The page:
Well I've had no problems at all at night... but my lights are blinding I actually might be scaring people away. I've seen a few sketchy people out there at night. I would be reticent to ride that trail alone at night if I was a lady.

right now my girlfriend buses it to downtown, but she want's to start riding her bike, I wouldn't want her riding out there at night alone... but she's not the most confident person on a bike, so the idea of here on the busy streets of portland skirting the river up to the hawthore bridge scares me a little. Especially with recent events involving cyclists and cars/trucks. Spring water seems like the lesser of 2 evils to me... but I wouldn't let her do it alone at night.

mizake 11-19-2007 02:15 PM

swt at night
 
As stated above, the only problem I've had on the trail are joggers who wear dark clothing with no reflective surfaces. I actually have a pretty bright light, too. Otherwise, its a pretty well-used trail by many cyclists and foot-bound folk so I feel pretty safe using it.

Attornatus_Oregonensis 11-19-2007 08:10 PM

I have no problem because I'm confident that I can repel any attack. But it really bothers me that people won't use such a great trail because of the perception of a lack of safety. I've said this before, but I ride the trail every morning between 6 and 6:30 am and again between 6 and 6:30 pm, and, for what it's worth, I will intervene in any situation if I feel someone is being hurt or threatened. But, whatever, there's no guarantee I'll be there.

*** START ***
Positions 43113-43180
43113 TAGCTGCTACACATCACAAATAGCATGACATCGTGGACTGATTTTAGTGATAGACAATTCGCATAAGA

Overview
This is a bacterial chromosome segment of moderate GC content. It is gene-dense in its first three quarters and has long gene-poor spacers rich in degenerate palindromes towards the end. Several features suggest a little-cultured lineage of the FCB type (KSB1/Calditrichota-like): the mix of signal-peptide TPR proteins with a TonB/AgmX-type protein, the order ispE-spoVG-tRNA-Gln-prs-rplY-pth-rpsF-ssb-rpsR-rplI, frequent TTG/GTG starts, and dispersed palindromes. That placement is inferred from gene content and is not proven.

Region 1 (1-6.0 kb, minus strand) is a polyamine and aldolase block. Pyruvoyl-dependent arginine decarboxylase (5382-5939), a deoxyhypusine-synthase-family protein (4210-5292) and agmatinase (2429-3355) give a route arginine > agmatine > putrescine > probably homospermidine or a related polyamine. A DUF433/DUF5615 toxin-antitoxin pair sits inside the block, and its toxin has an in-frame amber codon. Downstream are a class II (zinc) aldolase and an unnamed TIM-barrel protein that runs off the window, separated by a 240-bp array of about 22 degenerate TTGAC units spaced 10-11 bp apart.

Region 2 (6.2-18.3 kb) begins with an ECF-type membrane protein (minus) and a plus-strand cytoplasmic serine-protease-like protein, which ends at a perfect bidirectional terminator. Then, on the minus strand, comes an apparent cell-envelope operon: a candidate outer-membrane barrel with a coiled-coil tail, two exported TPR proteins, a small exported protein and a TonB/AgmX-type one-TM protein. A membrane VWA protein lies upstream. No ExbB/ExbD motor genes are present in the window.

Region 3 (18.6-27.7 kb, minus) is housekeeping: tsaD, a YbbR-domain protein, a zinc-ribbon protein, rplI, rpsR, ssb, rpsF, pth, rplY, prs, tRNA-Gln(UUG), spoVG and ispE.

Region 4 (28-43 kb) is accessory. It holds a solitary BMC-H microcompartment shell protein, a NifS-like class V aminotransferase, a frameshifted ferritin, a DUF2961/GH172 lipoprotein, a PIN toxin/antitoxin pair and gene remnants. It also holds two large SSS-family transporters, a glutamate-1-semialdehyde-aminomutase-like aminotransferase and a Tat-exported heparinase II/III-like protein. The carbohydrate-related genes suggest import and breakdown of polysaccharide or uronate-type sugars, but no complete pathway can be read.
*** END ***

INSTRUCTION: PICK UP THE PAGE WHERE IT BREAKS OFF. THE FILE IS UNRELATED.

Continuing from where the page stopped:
But it begs the question for me: Is the Springwater really unsafe? I know of only the one incident, posted above, that I regard as one of those proverbial "could have happened anywhere" things. Other than that, is it just fear? I'm not sure.

Also, what would it take to feel safe? More lighting? It seems to me that the really dark stretch on the big bend along the Holgate Slough (where I hit the possum) is isolated no matter whether it's well-lit.

People should not be afraid to ride bikes in Portland. Idealistic yes, but an achievable and worthwhile goal, IMHO.

Oldguyonabike 11-20-2007 09:02 AM

My impression of winter rides on the Springwater is how incredibly DARK it is. I don't feel or see the human fear factor so much, but I certainly appreciate it. Its like solo backpacking when I have greater fear of people than the wildlife. That being said, I agree with AO that critters are more troublesome. Racoons tend to skidaddle, 'possums don't. Cats are a crapshoot what they are going to do.
Lights are a dilemma because you need enough to see, but they can blind oncoming cyclists on the narrow path. I remember a regular on-coming morning cyclist when the 205 path was still open who left me disoriented every time. If you use those blinding lights, please point them down at the path/road and if you have them mounted on your helmet, please divert your gaze away from me when we approach.
I've also wondered if there's some reflector technology that would be added to the edges (not middle) of these dark paths. They use them in the streets. Some blue reflectors could easily keep us on the trail and maybe dissolve some sense of the deep isolation of the dark. I would like to suggest it to Tri-met as they rebuild the 205 path, but sure who to direct it to.